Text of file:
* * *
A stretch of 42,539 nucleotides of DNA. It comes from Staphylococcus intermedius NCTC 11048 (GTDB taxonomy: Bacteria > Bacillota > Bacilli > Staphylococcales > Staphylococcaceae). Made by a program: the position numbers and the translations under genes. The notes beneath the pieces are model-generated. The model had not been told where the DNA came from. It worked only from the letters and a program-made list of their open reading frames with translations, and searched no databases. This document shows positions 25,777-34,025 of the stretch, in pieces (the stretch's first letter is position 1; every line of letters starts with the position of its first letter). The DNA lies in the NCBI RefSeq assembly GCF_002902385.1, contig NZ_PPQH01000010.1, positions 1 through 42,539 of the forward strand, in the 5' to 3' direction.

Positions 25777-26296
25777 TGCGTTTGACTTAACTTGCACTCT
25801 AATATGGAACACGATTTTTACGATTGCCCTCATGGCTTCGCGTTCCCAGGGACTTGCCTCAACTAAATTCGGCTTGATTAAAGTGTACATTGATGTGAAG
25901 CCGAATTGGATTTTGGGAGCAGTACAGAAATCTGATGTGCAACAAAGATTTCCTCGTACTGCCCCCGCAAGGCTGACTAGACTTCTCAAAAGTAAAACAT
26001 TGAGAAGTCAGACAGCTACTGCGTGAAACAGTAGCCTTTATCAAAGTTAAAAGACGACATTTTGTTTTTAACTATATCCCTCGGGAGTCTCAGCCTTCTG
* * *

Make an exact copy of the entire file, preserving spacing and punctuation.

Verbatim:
A stretch of 42,539 nucleotides of DNA. It comes from Staphylococcus intermedius NCTC 11048 (GTDB taxonomy: Bacteria > Bacillota > Bacilli > Staphylococcales > Staphylococcaceae). Made by a program: the position numbers and the translations under genes. The notes beneath the pieces are model-generated. The model had not been told where the DNA came from. It worked only from the letters and a program-made list of their open reading frames with translations, and searched no databases. This document shows positions 25,777-34,025 of the stretch, in pieces (the stretch's first letter is position 1; every line of letters starts with the position of its first letter). The DNA lies in the NCBI RefSeq assembly GCF_002902385.1, contig NZ_PPQH01000010.1, positions 1 through 42,539 of the forward strand, in the 5' to 3' direction.

Positions 25777-26296
25777 TGCGTTTGACTTAACTTGCACTCT
25801 AATATGGAACACGATTTTTACGATTGCCCTCATGGCTTCGCGTTCCCAGGGACTTGCCTCAACTAAATTCGGCTTGATTAAAGTGTACATTGATGTGAAG
25901 CCGAATTGGATTTTGGGAGCAGTACAGAAATCTGATGTGCAACAAAGATTTCCTCGTACTGCCCCCGCAAGGCTGACTAGACTTCTCAAAAGTAAAACAT
26001 TGAGAAGTCAGACAGCTACTGCGTGAAACAGTAGCCTTTATCAAAGTTAAAAGACGACATTTTGTTTTTAACTATATCCCTCGGGAGTCTCAGCCTTCTG